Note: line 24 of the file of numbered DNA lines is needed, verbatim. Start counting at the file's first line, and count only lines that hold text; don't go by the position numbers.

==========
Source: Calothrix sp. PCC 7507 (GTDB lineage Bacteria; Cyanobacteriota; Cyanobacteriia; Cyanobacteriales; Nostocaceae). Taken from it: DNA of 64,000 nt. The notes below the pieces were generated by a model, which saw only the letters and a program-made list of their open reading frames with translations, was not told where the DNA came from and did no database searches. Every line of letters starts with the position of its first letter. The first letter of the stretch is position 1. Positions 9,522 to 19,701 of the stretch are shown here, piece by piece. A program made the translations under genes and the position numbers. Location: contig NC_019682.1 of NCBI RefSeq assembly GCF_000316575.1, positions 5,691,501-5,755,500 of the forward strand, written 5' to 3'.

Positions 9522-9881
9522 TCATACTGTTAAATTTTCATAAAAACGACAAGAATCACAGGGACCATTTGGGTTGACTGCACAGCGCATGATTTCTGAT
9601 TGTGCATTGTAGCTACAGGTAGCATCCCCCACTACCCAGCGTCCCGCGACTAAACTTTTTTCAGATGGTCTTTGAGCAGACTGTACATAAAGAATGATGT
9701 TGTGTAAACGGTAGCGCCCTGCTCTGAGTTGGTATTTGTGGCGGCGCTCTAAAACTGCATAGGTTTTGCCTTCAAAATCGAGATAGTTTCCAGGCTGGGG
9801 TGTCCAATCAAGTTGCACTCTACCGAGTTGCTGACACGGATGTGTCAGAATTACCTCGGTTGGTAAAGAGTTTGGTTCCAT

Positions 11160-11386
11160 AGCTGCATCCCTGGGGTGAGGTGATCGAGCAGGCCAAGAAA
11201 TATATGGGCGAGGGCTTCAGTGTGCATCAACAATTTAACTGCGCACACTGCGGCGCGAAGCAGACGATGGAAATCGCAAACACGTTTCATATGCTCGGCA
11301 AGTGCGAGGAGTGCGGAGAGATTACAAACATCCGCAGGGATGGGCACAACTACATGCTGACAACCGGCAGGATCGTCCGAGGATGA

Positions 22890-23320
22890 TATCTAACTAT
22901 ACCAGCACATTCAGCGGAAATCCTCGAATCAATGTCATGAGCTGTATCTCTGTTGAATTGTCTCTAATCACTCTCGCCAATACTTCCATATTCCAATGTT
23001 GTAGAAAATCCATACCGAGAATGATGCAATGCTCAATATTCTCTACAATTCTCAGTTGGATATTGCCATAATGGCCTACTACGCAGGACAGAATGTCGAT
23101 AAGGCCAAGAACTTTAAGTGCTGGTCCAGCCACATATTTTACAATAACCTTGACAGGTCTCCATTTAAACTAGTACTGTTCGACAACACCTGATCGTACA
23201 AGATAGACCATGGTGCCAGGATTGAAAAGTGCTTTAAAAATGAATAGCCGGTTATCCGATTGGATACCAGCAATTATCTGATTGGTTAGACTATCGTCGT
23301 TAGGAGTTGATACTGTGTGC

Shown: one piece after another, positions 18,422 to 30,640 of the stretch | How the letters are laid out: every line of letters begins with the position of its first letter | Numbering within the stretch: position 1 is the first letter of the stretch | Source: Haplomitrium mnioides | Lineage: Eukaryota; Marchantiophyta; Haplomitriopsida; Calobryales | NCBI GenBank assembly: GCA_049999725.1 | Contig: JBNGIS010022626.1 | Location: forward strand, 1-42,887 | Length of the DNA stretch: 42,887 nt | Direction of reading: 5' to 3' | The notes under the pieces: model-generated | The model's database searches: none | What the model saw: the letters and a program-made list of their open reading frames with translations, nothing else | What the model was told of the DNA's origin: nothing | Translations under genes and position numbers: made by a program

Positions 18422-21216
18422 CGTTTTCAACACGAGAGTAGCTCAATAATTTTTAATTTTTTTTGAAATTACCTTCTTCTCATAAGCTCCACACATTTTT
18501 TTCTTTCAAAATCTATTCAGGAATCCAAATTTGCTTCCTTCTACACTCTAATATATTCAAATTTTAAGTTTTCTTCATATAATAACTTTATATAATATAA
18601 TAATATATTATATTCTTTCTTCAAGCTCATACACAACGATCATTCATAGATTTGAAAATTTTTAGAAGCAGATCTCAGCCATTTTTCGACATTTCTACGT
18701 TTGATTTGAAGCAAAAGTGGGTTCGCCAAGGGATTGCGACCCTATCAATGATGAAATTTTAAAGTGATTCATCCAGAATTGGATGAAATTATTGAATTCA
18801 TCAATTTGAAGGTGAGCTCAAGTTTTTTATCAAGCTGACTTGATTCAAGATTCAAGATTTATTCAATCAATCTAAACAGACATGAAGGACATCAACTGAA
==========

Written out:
18801 TCAATTTGAAGGTGAGCTCAAGTTTTTTATCAAGCTGACTTGATTCAAGATTCAAGATTTATTCAATCAATCTAAACAGACATGAAGGACATCAACTGAA